Thanks God for having America on the globe! Had it not been for her presence, wonder whom the ‘so-called’ public policy writers could hold responsible for the hiking tomato prices in the country!

  4. M. S. Najam permalink
    October 15, 2010 10:01 am

    Brilliant! We need more bloggers to counter these rabid, myopic conspiracy theorists. Keep up the good work🙂

  5. Abdul Moiz Jaferii permalink
    November 7, 2010 10:06 pm

    agreed with everything except the so called democracy bit. we had one day of democracy. the day we voted and when the votes were counted. after that there has been very little of it.

    democracy means the rule of many, not just the rule of the elected by many. it means that people through their candidates and their area’s elected representatives voice their concerns in the great hall of representatives where they congregate.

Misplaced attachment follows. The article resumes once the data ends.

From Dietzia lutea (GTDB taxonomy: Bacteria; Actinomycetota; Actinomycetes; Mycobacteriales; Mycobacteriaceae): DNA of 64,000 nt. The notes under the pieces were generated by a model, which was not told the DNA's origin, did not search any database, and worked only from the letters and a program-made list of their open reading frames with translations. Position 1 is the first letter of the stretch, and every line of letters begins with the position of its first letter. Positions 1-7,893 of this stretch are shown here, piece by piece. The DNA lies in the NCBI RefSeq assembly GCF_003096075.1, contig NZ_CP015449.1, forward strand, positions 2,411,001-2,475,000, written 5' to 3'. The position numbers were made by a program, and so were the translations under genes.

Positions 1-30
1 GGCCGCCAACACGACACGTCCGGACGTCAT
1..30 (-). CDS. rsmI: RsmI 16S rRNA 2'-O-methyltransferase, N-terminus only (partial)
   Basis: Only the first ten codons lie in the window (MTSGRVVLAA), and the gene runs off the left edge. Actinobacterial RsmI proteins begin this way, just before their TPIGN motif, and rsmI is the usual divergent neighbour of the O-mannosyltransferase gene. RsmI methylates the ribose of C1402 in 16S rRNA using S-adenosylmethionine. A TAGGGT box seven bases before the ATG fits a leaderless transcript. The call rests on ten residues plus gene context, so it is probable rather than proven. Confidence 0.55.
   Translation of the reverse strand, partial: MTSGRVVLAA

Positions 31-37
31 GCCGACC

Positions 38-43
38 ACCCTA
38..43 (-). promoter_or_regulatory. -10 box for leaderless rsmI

where a democratically elected representative stops listening to those who gave him or her the mandate, it stops short of being a democracy.

    yes we elected them. but they stopped listening a couple of days later, and are now bunkered down in a city very far away from most of us.

    hence, so called democracy. so called kalakawa.

    PS. it is quite important to keep calling yourself kalakawa after the CJ twitter thing i just read, because the biggest helping of shit you have ever had thrown at you could be forthcoming from the darkest of crevices in our established power hierarchy if your identity was to be known. spooks in this country are surprisingly efficient. but it was extremely creative.

  6. Abdul Moiz Jaferii permalink
    November 7, 2010 10:19 pm

    also, i read the joel stein piece you linked to this goof you are wasting your time writing about. the article is not racist. he is trying to explain something very delicate through comedic terms, and anyone possessing one of many phobias can be rubbed the wrong way by it.